False Contentment

“Not that I have already grasped it all or ave already become perfect, but I press on if I may also take hold of that for which I was even taken hold of by Christ Jesus. Brothers and sisters, I do not regard myself as having taken hold of it yet; but one thing I do: forgetting what lies behind and reaching forward to what lies ahead, I press on toward the goal for the prize of the upward call of God in Christ Jesus.”
Philippians 3:12-14 (NASB)

It is interesting to listen to people describe their relation to the Lord. We can learn much from hearing about the faith journey of others. I have been blessed as people open up concerning the Lord’s way in their lives. I have also been spared making some mistakes by listening to the mistakes of others.

Yet, some claims by believers have puzzled me. Years ago, when a new believer, I heard some Christians claiming to lead "the deeper life”. Others said they were living "the higher life”. Then some claimed to live "the crucified life”. Lately, I have heard some believers say they were “fully surrendered” in their Christian walk. What are we to believe? If any of these claims were true then the individuals making these claims could have false contentment seeing they had “arrived”, spiritually speaking. There would be no more mountains to climb.

The apostle Paul was a seasoned believer when he wrote today’s verses to the saints at Philippi. Paul had already written much of the New Testament, had founded many churches, had discipled outstanding church leaders, and generally did more for his generation than any other Christian. Yet for all that, Paul speaks of his faith journey in the following ways: he had more to grasp, was not perfect, was pressing on, striving to take hold of what he had not yet grasped, forgetting his past achievements, reaches ahead, presses on.

Paul’s description is not that of a person who thinks they have arrived or were in the higher levels of Christian achievement. Indeed, he puts aside what he has already accomplished and confesses he is in very serious need of moving much farther ahead in his spiritual life. This confession by Paul is foreign to most of what we hear and read today about Christian living.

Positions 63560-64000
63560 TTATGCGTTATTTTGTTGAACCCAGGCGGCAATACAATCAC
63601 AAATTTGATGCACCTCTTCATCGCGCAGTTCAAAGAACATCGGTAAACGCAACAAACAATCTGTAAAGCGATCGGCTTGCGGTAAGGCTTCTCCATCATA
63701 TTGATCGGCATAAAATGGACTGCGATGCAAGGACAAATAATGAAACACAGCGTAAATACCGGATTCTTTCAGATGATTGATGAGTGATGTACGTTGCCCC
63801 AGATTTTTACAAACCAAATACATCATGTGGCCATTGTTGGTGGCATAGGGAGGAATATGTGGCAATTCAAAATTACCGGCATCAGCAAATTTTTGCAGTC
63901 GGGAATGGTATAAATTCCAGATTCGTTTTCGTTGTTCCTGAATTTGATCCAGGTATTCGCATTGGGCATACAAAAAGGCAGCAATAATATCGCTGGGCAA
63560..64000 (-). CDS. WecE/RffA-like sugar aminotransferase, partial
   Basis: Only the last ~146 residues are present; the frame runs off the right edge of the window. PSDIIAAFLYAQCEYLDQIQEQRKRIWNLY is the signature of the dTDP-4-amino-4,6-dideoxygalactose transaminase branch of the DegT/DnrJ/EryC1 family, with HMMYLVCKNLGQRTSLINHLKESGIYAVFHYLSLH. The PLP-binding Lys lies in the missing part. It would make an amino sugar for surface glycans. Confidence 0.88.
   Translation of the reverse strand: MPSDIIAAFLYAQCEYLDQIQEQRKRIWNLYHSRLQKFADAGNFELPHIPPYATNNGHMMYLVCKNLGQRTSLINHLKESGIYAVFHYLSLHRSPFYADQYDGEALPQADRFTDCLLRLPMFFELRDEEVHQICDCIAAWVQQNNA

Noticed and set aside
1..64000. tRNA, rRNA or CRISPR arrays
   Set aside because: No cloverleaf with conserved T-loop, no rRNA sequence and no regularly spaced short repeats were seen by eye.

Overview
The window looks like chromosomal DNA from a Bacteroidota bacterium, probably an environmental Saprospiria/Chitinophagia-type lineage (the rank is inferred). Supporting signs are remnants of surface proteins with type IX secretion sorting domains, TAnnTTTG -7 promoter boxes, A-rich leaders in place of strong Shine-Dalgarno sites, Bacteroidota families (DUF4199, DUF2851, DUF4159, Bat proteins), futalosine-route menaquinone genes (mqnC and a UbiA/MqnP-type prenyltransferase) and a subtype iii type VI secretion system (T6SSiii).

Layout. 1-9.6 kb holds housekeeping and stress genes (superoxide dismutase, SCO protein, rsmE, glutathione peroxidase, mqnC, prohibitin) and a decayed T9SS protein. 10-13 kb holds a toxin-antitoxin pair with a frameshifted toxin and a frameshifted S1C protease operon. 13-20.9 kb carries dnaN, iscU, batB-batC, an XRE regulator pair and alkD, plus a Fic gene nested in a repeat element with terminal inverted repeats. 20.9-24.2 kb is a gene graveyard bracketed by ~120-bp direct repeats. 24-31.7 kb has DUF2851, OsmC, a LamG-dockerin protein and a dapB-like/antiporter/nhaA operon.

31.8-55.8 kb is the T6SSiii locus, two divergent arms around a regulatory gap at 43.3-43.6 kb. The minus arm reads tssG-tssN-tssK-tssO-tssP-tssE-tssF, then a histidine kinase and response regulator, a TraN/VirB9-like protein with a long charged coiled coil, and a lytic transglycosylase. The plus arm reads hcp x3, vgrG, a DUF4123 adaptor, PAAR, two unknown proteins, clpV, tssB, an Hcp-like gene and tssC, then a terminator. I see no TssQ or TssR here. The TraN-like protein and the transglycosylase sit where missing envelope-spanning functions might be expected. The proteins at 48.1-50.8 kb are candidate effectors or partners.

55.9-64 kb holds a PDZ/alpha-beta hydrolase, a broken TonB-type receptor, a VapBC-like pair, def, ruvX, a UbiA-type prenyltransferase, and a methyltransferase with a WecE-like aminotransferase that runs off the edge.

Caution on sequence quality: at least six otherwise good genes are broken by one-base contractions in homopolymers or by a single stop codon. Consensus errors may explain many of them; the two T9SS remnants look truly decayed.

Sadly there is too much false contentment among believers today. We need a holy dissatisfaction with how far we have come. We need an insatiable appetite for improvement that consumes us. Do not measure yourself to anyone else. Compete only with yourself. Self-satisfaction is very dangerous, especially in the life of the Christian. Just as a husband seeks to be a better husband today than he was yesterday, so believers should strive for more conformity to their Father’s will today than was achieved yesterday.

Dear reader do not be discouraged at your apparent lack of progress in Christian living. Nor feel defeated because you have had a serious fall. There are many recorded falls by biblical people. Consider Abraham lying about his relationship with Sarah, David’s adultery with Bathsheba and murder of her husband Uriah, Jonah’s rebellion, Peter’s denial of Jesus, and on the list goes. However, these people fell to rise again. So with you. As with giants of the faith, you may fall especially when falsely content. Determine to have a persistent and holy discontent with where you are each day and a firm resolve to experience a better day tomorrow.

Remember that the Good Shepherd will always have a greater desire for your spiritual prosperity and progress than you will have. So aim high today and higher tomorrow.

"I am not what I ought to be,
I am not what I want to be,
I am not what I hope to be in another world;
but still I am not what I once used to be,
and by the grace of God I am what I am.”

- John Newton

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